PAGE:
New tax revenues will be invested into new public safety equipment, road repairs and more, according to the 2014-15 budget that the Sterling Heights City Council unanimously passed by adopting an annual appropriations ordinance May 6.
Budget and Fitnance Director Brian Baker said the city held public budget workshops over the past several weeks to discuss the details that are contained in the $155.6 million budget.
City officials say the budget is 14.9 percent larger than last year, which comes out to an additional $20.2 million. The new budget goes into effect July 1.
Baker credited voters’ approval of a 2.5-mill public safety and street improvement millage proposal last November for giving the city some additional resources.
“Now with the voter-approved Safe Streets Proposal, which is included in the budget, (most) of the budget increase next year is devoted to additional public safety resources and to invest in capital assets,” he said.
Baker said the new budget restores public safety capital funding and will replace 11 police vehicles, police in-car video cameras, and Fire Department equipment such as a battalion chief’s response vehicle.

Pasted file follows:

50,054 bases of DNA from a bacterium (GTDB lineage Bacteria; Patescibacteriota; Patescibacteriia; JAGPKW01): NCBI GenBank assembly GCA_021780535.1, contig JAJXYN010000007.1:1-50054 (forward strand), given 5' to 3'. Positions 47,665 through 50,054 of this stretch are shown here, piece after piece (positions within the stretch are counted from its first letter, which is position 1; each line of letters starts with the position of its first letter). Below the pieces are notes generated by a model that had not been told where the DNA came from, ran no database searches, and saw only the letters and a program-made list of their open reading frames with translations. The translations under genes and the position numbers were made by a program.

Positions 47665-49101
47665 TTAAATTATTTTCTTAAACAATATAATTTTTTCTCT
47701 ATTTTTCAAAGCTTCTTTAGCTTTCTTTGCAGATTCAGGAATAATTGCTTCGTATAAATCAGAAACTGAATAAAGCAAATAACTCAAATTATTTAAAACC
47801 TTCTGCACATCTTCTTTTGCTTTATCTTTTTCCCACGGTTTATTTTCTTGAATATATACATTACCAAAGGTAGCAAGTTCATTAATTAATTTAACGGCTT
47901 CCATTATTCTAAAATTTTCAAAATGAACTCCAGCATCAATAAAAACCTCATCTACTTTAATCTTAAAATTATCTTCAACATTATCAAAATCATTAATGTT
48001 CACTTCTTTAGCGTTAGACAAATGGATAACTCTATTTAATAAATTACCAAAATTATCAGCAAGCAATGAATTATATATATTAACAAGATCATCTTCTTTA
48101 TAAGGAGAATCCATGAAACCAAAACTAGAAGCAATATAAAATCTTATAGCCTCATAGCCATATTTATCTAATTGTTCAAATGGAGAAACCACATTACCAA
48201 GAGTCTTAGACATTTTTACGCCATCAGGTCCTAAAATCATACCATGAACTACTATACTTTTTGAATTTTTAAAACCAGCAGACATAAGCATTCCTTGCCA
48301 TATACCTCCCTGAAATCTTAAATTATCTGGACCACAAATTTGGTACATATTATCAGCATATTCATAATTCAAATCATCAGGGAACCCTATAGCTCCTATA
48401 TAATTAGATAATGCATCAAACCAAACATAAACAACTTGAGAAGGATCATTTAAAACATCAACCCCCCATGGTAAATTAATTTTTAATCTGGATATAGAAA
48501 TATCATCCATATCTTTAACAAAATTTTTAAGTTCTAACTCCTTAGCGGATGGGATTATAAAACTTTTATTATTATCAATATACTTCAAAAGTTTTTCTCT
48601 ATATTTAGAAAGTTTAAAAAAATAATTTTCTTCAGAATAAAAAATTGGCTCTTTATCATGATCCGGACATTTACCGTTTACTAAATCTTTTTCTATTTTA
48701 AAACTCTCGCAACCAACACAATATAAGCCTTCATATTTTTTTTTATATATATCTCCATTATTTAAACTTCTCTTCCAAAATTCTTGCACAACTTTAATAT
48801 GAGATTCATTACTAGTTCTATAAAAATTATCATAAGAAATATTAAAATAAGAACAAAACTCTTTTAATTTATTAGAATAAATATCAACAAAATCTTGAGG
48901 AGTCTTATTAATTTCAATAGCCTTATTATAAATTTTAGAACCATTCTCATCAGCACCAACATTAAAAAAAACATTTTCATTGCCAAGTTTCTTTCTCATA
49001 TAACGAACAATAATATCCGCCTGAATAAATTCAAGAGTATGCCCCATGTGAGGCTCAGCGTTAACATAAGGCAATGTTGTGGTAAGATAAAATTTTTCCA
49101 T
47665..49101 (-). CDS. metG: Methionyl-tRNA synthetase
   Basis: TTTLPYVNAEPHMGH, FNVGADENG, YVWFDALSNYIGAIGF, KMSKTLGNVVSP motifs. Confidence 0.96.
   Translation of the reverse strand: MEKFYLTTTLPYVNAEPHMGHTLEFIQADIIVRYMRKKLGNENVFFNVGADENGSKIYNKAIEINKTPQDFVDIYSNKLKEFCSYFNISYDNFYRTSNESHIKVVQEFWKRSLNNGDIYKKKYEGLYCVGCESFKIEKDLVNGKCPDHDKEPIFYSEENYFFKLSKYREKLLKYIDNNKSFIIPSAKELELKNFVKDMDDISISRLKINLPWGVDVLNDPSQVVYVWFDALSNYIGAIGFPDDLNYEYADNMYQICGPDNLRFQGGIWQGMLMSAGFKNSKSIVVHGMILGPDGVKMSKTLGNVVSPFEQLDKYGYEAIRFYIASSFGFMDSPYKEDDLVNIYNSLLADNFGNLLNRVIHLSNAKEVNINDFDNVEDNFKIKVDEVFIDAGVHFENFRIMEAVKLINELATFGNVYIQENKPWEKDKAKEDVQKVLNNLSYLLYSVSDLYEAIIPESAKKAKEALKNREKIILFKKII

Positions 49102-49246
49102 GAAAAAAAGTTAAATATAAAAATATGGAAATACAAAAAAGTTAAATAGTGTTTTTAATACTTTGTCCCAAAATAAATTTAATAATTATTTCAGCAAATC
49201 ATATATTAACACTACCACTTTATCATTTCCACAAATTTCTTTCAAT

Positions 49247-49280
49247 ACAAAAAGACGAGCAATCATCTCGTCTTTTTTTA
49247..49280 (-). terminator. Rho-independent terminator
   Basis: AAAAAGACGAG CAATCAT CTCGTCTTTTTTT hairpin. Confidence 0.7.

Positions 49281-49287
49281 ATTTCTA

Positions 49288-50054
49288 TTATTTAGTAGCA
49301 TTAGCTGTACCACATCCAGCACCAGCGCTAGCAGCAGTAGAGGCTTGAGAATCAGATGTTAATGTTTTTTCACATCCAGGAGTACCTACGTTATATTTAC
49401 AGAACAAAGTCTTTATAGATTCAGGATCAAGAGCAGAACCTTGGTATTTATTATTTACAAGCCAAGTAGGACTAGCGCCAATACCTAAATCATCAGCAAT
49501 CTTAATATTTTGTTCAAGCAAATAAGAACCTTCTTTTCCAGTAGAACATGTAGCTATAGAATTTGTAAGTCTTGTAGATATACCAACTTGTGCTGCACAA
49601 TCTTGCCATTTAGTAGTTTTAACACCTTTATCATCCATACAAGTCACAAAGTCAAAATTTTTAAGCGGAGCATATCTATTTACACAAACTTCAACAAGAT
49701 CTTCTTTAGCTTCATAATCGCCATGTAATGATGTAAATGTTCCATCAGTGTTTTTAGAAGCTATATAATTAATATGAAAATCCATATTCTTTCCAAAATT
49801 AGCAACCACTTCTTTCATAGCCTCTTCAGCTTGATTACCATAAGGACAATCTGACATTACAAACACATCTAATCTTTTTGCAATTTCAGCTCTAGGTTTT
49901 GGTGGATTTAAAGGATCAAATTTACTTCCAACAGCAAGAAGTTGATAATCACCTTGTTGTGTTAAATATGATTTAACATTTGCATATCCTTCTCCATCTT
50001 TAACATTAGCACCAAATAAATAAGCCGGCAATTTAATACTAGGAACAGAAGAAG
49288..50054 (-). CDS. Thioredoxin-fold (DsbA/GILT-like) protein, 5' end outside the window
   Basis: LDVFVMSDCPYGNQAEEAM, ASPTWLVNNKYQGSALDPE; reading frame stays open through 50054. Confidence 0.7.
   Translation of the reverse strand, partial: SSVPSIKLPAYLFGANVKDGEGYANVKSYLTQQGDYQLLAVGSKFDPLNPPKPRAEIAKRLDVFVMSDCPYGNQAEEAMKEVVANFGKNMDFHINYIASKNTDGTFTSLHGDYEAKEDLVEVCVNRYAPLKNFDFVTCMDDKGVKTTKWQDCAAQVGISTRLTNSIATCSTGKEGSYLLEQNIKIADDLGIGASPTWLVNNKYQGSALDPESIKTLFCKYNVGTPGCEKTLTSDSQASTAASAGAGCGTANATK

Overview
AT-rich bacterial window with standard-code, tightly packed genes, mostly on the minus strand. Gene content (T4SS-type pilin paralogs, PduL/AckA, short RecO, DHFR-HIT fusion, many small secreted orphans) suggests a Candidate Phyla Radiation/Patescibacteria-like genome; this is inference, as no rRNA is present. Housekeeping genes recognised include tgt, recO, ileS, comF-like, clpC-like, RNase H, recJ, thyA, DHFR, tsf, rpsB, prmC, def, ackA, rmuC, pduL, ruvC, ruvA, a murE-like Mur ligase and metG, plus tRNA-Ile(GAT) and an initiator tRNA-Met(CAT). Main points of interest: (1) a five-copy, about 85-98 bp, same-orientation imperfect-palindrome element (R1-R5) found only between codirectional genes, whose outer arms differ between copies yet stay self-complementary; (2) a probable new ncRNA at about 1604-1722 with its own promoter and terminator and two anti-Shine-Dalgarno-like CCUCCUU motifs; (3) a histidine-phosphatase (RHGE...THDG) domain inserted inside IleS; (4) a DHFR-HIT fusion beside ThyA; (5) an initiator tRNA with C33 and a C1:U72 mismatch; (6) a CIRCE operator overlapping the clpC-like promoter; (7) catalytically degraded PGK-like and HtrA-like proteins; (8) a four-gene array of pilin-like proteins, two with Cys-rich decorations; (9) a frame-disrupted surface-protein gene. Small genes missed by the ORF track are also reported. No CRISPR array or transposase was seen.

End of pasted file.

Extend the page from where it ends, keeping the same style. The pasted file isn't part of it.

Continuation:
The city plans to hire and train 12 new police officers before some members of the force retire, and the Fire Department will employ a fire officer mentoring program ahead of foreseen retirements.
“The budget also includes funding for one of the largest increases in road repairs in the city’s history,” Baker added, “including a six-fold increase in neighborhood road repairs, the reconstruction of Van Dyke and repairs to Mound Road, and six park projects.”
Despite the recent millage increase, Baker said the city’s total tax rate is 5.5 mills less than the average of all cities in Macomb County, and the average resident will pay $252, or 9.1 percent, less than seven years ago, Baker said.
Baker added that the new budget contains no new debt and fully funds long-term liabilities.
During public comment, resident Linda Godfrey told the council, among other things, that she was “very dismayed to see that you did not include the general employees in here in this budget.”
She pointed to a raise City Manager Mark Vanderpool received and contrasted it to city employees still having furlough days on their schedule.
In response, Vanderpool said unpaid furlough days have to be negotiated through collective bargaining.
“There is a process that we have to go through to negotiate concessions or the unraveling of those, so to speak, along with other provisions in the collective bargaining agreements. And I will say that those negotiations are underway, as we speak, with a number of groups,” he said.
Learn more about the Sterling Heights budget at www.sterling-heights.net or by calling (586) 446-2489.
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